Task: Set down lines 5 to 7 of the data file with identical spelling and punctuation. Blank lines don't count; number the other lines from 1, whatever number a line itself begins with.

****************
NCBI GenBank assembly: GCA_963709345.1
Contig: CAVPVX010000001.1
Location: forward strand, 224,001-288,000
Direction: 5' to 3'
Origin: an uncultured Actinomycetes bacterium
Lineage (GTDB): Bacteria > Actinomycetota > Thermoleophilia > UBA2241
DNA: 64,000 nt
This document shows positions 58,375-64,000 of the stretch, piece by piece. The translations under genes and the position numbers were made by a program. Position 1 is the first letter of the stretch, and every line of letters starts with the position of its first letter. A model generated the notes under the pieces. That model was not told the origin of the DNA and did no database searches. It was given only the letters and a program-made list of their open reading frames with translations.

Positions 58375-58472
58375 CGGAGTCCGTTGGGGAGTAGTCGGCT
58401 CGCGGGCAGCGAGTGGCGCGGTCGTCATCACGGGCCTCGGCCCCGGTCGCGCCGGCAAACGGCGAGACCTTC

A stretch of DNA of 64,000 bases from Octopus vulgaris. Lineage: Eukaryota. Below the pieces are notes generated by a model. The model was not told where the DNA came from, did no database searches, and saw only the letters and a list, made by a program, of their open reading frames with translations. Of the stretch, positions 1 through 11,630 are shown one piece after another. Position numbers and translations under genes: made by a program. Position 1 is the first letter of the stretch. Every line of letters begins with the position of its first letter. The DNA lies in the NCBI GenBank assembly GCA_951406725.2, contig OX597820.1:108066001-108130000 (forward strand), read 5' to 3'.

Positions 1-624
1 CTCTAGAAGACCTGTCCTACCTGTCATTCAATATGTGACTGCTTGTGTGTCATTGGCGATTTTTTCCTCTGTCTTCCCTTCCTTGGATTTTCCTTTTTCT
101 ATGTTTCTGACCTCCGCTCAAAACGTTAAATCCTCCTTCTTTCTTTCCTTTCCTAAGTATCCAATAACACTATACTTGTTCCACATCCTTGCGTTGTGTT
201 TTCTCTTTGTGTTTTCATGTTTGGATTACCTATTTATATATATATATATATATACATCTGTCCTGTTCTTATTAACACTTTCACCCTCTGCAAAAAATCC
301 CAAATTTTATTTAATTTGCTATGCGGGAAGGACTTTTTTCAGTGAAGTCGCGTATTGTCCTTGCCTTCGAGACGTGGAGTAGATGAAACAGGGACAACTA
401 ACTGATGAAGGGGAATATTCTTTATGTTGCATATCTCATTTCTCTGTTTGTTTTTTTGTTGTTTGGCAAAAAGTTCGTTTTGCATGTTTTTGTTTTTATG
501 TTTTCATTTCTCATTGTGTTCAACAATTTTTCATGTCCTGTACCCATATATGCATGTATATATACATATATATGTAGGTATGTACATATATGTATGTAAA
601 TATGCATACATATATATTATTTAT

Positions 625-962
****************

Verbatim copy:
Origin: an uncultured Actinomycetes bacterium
Lineage (GTDB): Bacteria > Actinomycetota > Thermoleophilia > UBA2241
DNA: 64,000 nt